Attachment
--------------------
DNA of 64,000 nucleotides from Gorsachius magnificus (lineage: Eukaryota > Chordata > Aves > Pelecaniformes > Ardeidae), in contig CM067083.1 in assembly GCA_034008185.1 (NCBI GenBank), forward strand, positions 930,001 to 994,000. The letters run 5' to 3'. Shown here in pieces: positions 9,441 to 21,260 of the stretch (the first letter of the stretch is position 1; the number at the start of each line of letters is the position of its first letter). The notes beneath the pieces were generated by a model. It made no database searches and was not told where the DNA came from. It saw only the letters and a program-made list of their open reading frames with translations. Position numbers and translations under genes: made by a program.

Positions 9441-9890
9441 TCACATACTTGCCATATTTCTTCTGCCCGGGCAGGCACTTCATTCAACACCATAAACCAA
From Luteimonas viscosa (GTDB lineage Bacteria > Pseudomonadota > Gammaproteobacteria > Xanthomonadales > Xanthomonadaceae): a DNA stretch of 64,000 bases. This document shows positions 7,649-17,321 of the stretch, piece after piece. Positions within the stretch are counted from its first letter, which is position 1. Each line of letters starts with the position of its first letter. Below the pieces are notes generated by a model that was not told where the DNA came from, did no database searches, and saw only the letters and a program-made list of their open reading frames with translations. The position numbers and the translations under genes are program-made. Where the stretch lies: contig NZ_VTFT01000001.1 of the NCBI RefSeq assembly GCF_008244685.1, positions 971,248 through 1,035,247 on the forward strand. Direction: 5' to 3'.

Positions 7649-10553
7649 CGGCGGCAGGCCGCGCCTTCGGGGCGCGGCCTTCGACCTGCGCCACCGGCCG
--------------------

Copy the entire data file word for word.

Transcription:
DNA of 64,000 nucleotides from Gorsachius magnificus (lineage: Eukaryota > Chordata > Aves > Pelecaniformes > Ardeidae), in contig CM067083.1 in assembly GCA_034008185.1 (NCBI GenBank), forward strand, positions 930,001 to 994,000. The letters run 5' to 3'. Shown here in pieces: positions 9,441 to 21,260 of the stretch (the first letter of the stretch is position 1; the number at the start of each line of letters is the position of its first letter). The notes beneath the pieces were generated by a model. It made no database searches and was not told where the DNA came from. It saw only the letters and a program-made list of their open reading frames with translations. Position numbers and translations under genes: made by a program.

Positions 9441-9890
9441 TCACATACTTGCCATATTTCTTCTGCCCGGGCAGGCACTTCATTCAACACCATAAACCAA
From Luteimonas viscosa (GTDB lineage Bacteria > Pseudomonadota > Gammaproteobacteria > Xanthomonadales > Xanthomonadaceae): a DNA stretch of 64,000 bases. This document shows positions 7,649-17,321 of the stretch, piece after piece. Positions within the stretch are counted from its first letter, which is position 1. Each line of letters starts with the position of its first letter. Below the pieces are notes generated by a model that was not told where the DNA came from, did no database searches, and saw only the letters and a program-made list of their open reading frames with translations. The position numbers and the translations under genes are program-made. Where the stretch lies: contig NZ_VTFT01000001.1 of the NCBI RefSeq assembly GCF_008244685.1, positions 971,248 through 1,035,247 on the forward strand. Direction: 5' to 3'.

Positions 7649-10553
7649 CGGCGGCAGGCCGCGCCTTCGGGGCGCGGCCTTCGACCTGCGCCACCGGCCG